Cuma Project is an independent street art project supporting people and communities in Latin America and popular indigenous organisations whose right to live a free and meaningful life is threatened by poverty and by the policies of their governments.
In the months of April and May 2016, Cuma Project visited the indigenous communities of Llano Grande, La Ceibita, Las Delicias, Las Mesitas and Rio Blanco of the Lenca ethnic group in the Department of Intibucà and San Francisco Lempira, Honduras, where the street artists Stinkfish, Mazatl and Kill Joy painted a series of murals in schools and communal houses. During the course of the year the Cuma project worked along with the indigenous organisation COPINH (Council of Popular and Indigenous Organisations of Honduras), whose leader Berta Caceres was killed in March that year due to her activism against the violent imposition of hydroelectric projects, especially the construction of the Agua Zarca dam on the Gualcarque River.
The communities visited by Cuma Project are affected by the projects of dams along their rivers, which have already had as a consequence the assassination of several members of the communities who were trying to stop the construction. Multinationals are forcing their presence thanks to the direct intervention of the military and its special units, the police, paramilitary groups, the private security companies and hit men.
The Lenca people are mainly very small farmers who work their land and fish for their own subsistence, thus the construction of the hydroelectric projects seriously affect their livelihood as the environment they live in with its unique variety of animals and plants.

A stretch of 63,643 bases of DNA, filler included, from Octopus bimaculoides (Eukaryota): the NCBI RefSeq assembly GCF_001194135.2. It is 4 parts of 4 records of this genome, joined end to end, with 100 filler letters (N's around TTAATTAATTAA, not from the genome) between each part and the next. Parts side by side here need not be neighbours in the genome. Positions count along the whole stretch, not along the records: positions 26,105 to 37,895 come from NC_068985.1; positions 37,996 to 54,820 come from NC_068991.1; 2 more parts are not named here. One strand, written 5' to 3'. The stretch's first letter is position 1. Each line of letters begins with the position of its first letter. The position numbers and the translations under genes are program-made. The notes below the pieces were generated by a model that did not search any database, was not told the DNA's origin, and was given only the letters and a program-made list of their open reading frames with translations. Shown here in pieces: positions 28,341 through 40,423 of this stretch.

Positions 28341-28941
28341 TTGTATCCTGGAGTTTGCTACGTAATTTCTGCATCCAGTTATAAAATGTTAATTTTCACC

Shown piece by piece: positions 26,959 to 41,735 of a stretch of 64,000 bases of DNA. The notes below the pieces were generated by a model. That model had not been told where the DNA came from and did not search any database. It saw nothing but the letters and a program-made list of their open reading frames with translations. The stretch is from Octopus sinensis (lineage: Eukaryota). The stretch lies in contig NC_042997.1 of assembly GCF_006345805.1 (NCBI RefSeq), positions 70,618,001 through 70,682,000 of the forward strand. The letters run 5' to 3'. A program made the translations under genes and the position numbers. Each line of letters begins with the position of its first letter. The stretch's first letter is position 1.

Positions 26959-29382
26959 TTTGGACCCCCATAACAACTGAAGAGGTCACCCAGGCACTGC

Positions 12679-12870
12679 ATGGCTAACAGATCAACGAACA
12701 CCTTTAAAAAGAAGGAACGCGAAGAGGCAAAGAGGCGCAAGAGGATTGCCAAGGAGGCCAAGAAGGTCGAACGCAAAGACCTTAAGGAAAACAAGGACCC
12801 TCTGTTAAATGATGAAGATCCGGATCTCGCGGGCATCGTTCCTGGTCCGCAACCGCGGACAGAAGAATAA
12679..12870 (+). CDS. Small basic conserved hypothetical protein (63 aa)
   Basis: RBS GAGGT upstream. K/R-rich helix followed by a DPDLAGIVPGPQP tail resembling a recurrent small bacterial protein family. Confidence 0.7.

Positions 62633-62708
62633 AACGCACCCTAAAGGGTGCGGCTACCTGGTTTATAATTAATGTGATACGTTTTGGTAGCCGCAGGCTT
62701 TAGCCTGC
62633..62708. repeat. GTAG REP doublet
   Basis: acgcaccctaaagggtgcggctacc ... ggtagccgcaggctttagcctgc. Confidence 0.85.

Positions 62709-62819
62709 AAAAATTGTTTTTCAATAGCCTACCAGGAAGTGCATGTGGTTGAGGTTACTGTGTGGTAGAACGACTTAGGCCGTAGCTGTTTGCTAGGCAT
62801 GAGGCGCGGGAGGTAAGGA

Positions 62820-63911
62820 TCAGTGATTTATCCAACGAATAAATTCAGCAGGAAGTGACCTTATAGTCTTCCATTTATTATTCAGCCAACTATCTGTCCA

Cuma Project as a street art project
For the first edition of Cuma Project their organisers decided to focus on Honduras because this country stands as one the most dramatic examples in Latin America of the extreme consequences of the privatisation of natural resources. This development has been paralleled with a dramatic increase of repression of the local communities.
As explained by the organisers, the main idea behind the project is to support and spread information about the struggle of local popular organisations and indigenous communities.
Unlike classic street art projects in the city, the participant artists could take their time, and with no rush talk extensively with the people from these communities and learn from their experiences. According to the organisers, a great lesson about the real consequences of neoliberal policies, privatisation of natural resources, regimes, repression of popular organisations.
Stinkfish, Mazatl and Kill Joy painted a series of murals in schools and communal houses. Here are a few images of the result.
In addition to the new series of murals Cuma Project released recently a new print by Colombian street artist Stinkfish entitled “LAS DELICIAS GIRL”.
The 9 colours screen print on 330g Revere-Magnani paper, measures 71×71 cm and comes in an edition of 150. Signed and numbered by the artist.
Buying this screen print, €22 will be donated to the indigenous organisation COPINH (Council of Popular and Indigenous Organisations of Honduras).
The print is available here for €220.
Founder and editor of Urbanite. Street Art lover who after the finishing her MA thesis on the muralist movement in the 1920-50s, developed a fascination for street art and graffiti that eventually led to collaborations with different art blogs, including the creation of this one.